Stool Gram stain
A stool Gram stain is a laboratory test that uses different stains to detect and identify bacteria in a stool sample.
The Gram stain method is sometimes used to rapidly diagnose bacterial infections.
Gram stain of stool; Feces Gram stain
How the Test is Performed
You will need to collect a stool sample.
There are many ways to collect a sample. You can catch the stool on plastic wrap that is loosely placed over the toilet bowl and held in place by the toilet seat, and then place the sample in a clean container. (One test kit supplies a special toilet tissue that you use to collect the sample.) Do not take stool samples from the toilet bowl water, because this can cause errors.
If you need to collect a sample from a child still in diapers, line the diaper with plastic wrap. Position the plastic wrap so that it keeps the stool from any urine. Mixing of urine and stool can spoil a good sample.
Your health care provider will give you instructions on when and how to return the sample.
The sample is sent to a laboratory. A small amount is spread in a very thin layer on a glass slide. This is called a smear. A series of special stains are added to the sample. The lab team member examines the stained smear under the microscope, looking for bacteria. The color, size, and shape of the cells help identify the specific bacteria.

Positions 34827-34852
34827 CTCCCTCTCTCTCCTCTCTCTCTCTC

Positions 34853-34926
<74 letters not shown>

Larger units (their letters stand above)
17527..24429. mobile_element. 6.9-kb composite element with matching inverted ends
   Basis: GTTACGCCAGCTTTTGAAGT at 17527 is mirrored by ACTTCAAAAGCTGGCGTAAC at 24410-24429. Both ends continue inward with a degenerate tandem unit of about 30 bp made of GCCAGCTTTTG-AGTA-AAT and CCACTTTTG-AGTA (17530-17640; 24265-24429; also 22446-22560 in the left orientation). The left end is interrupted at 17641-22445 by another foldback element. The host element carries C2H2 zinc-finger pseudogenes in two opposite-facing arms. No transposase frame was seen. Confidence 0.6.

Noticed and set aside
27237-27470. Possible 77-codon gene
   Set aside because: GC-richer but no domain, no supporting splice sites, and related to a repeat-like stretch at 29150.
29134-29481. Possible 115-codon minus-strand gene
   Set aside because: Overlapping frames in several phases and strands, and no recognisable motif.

How the Test Will Feel
A lab smear is painless and does not involve the patient.
There is no discomfort when a stool sample is collected at home because it only involves normal bowel functions.
Why the Test is Performed
Your doctor may order this test to help diagnose an intestinal infection or illness, sometimes involving diarrhea.
A normal result means only normal or "friendly" bacteria were seen on the stained slide. Everyone has friendly bacteria in their intestines.
Note: Normal value ranges may vary slightly among different laboratories. Talk to your doctor about the meaning of your specific test results.
What Abnormal Results Mean
An abnormal result means that an intestinal infection may be present. Stool cultures and other tests can also help diagnose the cause of the infection.
There are no risks.
DuPont HL. Approach to the patient with suspected enteric infection. In: Goldman L, Ausiello D, eds. Cecil Medicine. 23rd ed. Philadelphia, Pa: Saunders Elsevier; 2007: chap 305.
Steiner TS, Guerrant RL. Principles and syndromes of enteric infection. In: Mandell GL, Bennett JE, Dolin R, eds. Principles and Practice of Infectious Diseases. 7th ed. Philadelphia, Pa: Elsevier Churchill Livingstone; 2009:chap 93.
Linda J. Vorvick, MD, Medical Director, MEDEX Northwest Division of Physician Assistant Studies, University of Washington, School of Medicine; George F. Longstreth, MD, Department of Gastroenterology, Kaiser Permanente Medical Care Program, San Diego, California. Also reviewed by David Zieve, MD, MHA, Medical Director, A.D.A.M., Inc.
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